full chat on both sets. Not that you'd run both sets at full chat at
the same time. The idea is that they synchronously load share most of
the time but if one dies the other seamlessly takes over. I'd like to
see what happens when you suddenly drop 80 kVA onto a set...
The twinsets, as far as Film/TV generators are concerned, are quite
noisey, some you can't tell if they are running without touching them
to feel for vibration.
First thing I can tell you is this:
The use of small emergency/leisure ICE powered generators for
anything more demanding than powering a few lightbulbs, a small fridge
and a portable telly or two with satellite RX box at a remote off grid
location can result in some surprising problems over and above the
(aught to damn well be bleedin' obvious) issues of safety regarding
connecting into a house supply, 'earthing' and preventing backpowering
your local grid connection that has suffered an outage due to a local
fault your side of the substation (a wider area outage on the network
side of the substation will cause an overload on your poxy generator
which will trip the circuit breaker - if it doesn't trip, then the
engine will stall and if it doesn't stall, the generator will simply
burn out in a matter of minutes if not seconds.
Assuming you make all the correct connection arrangements and follow
the rules regarding safe practice, you can then start to deal with the
all the other various operational problems that can arise.
Rather than try and re-iterate them here, I offer this link to a
posting I made in uk.tech.digital-tv just over ten months ago (post
I think I managed to cover pretty well _everything_ you'd need to be
aware of when choosing a genset.
HTH & HAND
I use one of these
3kW - can power a kettle
inverter - can power computers
electric start (wife/parents-in-law can start it)
and tlc changeover switch
On Thu, 25 Sep 2014 16:50:16 +0100, Brian Gaff wrote:
There are several ways. The most common is to let the mains supply hold
the mains switch in then use the generator supply to close the generator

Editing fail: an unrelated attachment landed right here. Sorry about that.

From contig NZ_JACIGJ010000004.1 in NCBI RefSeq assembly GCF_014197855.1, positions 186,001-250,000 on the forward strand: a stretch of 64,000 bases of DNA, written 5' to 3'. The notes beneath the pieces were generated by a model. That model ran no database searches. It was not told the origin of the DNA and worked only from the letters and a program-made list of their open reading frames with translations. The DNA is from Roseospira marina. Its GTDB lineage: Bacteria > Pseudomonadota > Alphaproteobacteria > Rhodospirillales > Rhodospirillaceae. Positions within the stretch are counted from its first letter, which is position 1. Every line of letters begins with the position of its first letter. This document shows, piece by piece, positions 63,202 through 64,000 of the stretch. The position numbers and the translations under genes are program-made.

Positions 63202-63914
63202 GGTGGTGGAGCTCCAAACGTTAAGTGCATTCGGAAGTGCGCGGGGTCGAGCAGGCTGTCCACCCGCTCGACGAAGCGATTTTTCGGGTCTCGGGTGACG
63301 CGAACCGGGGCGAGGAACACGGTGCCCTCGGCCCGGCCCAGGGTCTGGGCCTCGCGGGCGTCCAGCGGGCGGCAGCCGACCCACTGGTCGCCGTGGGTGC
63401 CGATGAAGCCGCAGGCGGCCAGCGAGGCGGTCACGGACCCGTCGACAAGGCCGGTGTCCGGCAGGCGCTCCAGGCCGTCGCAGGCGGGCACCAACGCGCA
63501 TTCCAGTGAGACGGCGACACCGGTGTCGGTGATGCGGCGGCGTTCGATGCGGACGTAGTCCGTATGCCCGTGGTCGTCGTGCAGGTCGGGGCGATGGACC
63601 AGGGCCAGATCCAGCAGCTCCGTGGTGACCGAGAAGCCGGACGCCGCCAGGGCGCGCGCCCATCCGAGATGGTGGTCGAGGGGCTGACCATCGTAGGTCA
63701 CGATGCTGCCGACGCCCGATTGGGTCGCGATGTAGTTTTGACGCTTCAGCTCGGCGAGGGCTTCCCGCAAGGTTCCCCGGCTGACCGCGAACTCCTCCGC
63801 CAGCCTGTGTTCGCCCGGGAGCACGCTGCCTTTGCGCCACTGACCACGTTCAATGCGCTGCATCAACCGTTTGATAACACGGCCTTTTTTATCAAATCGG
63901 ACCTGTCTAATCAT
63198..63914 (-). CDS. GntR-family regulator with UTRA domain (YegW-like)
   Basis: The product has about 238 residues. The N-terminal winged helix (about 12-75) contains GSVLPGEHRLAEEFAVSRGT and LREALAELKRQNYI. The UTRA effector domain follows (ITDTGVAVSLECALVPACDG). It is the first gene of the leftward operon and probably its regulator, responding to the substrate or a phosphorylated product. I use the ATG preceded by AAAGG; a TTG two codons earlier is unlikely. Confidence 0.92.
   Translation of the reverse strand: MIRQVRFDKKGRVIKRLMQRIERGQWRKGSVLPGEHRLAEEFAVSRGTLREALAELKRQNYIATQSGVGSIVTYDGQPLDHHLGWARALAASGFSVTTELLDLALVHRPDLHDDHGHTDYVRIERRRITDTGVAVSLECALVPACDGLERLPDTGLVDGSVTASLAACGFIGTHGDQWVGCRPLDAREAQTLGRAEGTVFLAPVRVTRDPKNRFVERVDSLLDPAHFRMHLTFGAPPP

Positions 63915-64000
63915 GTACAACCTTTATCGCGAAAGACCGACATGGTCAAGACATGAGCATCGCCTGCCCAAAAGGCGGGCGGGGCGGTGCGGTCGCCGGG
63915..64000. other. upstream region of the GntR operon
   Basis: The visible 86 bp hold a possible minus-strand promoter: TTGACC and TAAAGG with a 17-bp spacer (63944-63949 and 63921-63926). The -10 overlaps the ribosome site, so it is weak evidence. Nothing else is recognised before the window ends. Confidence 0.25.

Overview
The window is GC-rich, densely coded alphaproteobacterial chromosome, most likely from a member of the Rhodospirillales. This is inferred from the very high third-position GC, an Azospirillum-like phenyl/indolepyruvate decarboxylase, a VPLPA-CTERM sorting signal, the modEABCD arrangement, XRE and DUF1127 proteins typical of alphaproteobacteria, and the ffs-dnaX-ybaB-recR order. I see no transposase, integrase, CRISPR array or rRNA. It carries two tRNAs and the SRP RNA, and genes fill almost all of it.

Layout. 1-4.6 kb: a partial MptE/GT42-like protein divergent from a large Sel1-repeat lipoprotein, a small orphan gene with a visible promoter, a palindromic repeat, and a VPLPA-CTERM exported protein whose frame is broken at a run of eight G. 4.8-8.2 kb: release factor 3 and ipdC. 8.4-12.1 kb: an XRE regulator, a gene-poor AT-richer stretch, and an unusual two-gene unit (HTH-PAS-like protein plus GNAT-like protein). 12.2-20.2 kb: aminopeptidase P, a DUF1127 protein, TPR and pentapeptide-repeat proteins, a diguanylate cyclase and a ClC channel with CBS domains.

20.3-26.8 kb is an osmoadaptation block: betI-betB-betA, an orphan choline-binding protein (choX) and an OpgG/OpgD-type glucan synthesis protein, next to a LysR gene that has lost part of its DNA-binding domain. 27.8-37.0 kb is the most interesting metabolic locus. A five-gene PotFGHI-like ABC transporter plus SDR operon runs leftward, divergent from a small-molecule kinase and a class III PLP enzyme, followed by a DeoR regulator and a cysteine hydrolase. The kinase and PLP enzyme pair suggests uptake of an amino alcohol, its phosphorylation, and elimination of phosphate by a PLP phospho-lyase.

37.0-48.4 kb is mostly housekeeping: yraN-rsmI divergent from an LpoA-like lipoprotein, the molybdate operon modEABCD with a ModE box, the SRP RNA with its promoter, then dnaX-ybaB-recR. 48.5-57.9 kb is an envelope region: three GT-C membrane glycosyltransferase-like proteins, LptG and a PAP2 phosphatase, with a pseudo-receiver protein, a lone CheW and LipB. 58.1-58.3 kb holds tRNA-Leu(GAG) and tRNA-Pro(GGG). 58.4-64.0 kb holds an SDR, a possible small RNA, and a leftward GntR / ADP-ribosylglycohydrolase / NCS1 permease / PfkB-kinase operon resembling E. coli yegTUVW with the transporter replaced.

switch. For supplies up to 100A or so it's quite common to use
mechanically interlocked contactors for the switches. They are relatively
cheap and cheerful. If the generator is given the signal to start on
mains failure that gives a nice delay between the mains going off and the
generator coming on line. Going the other way it's usual to run a timer
from the mains supply - in case it's just blipped on. The timer would
open the generator switch then close the mains switch.
Not allowed - it would be unsafe - unless just feeding some appliances with
extension leads from the genny.
So a 5.5kW genny will give you about 23A max to play with. That should be
enough to keep you going for a while and allow you to boil a kettle and
leave the lights, central heating and the TV on and still keep fridge going
for cold beers. What more could you want?
You will need a hard wired set up with an earth rod or two. That's a piece
of piss - it's called hammering an earth rod into the ground and is very
similar to hammering a nail into a piece of wood. Best done on a lawn etc
and not a concrete driveway. Probably a 30mA RCD mains unit for the genny
and a 100A changeover switch
Where do you plan to run the genny? It will need to be waterproof or
undercover and as far away as possible from the bedroom window if you want
to sleep at night with the CH on.
That's about a thousand quid dearer than the cheapest 3KW inverter
genset I saw when I was researching the pricing nearly a year back. It
didn't have electric start or a changeover switch but at a thousand
quid price premium for the luxury of electric start, that's one luxury
I'm happy enough to forgo.
Even so, 800 odd quid for even a cheap inverter unit is a
considerable investment against a prolonged outage that so far has
failed to materialise over the past 30 odd years (although we did
suffer a 3 or 4 hour outage over 25 years ago due to a faulty
underground cable joint).
Another round of searching produced this result:
There are a couple of 3.5KW peak/3KW max continuous inverter suitcase
gensets. The 750 quid (+VAT?) offers remote start (electric start one
might reasonably assume) and has display for run hours and
voltage/current/KW. The 550 quid unit appears to forego the luxury of
remote start and a run hours display panel.
This seems to be about as cheap as it gets for new unused inverter
gensets. I'd be only too happy to be proved wrong in this regard. :-)
I can't speak for the reputation of this company, CPS, which appears
to be based somewhere in the UK. As with any traders on E-bay, you
need to dig a little deeper than just simply relying upon 100%
positive feedback ratings.
It's just a little disconcerting to see that a lot, if not most, have
a "or best offer" auction price option. The 750 quid unit, btw, has 25
days and 17 hours left to go.
Why would a manufacturer even consider selling below their normal
retail price? If the bidders are canny enough to wait until the last
second to put in a single winning bid, they could find themselves
honour bound to sell it for less than half price. If their product is
any good, they're way cheaper than the competition afaict.
Oh, btw, what is a " tlc changeover switch"?